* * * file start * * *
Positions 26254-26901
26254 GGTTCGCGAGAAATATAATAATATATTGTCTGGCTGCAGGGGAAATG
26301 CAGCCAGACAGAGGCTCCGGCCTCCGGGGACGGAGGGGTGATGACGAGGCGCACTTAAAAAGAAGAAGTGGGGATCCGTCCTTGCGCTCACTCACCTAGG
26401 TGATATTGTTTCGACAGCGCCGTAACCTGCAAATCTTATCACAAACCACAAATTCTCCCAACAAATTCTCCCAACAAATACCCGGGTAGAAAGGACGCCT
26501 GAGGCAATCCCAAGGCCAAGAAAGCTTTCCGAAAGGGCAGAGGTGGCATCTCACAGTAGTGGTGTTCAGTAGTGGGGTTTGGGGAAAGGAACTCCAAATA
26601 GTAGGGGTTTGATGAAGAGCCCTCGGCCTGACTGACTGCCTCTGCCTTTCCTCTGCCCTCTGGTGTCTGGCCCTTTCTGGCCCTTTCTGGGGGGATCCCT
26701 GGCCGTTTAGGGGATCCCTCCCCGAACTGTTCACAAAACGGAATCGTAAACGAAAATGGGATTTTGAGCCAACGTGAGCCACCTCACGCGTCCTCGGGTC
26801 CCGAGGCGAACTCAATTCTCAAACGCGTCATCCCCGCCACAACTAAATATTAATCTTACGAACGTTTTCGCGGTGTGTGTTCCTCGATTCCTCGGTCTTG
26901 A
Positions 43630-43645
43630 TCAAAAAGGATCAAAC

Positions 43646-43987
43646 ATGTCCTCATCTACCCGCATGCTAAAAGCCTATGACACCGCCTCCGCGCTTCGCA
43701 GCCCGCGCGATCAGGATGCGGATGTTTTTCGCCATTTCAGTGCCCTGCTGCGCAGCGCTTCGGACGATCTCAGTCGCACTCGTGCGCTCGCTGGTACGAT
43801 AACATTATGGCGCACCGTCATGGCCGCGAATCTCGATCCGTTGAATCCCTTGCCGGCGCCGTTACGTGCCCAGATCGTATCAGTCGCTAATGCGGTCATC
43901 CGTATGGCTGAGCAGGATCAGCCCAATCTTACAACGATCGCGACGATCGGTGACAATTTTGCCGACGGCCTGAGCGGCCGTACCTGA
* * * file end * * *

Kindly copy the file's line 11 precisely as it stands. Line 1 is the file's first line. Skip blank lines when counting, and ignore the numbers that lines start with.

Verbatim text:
43630 TCAAAAAGGATCAAAC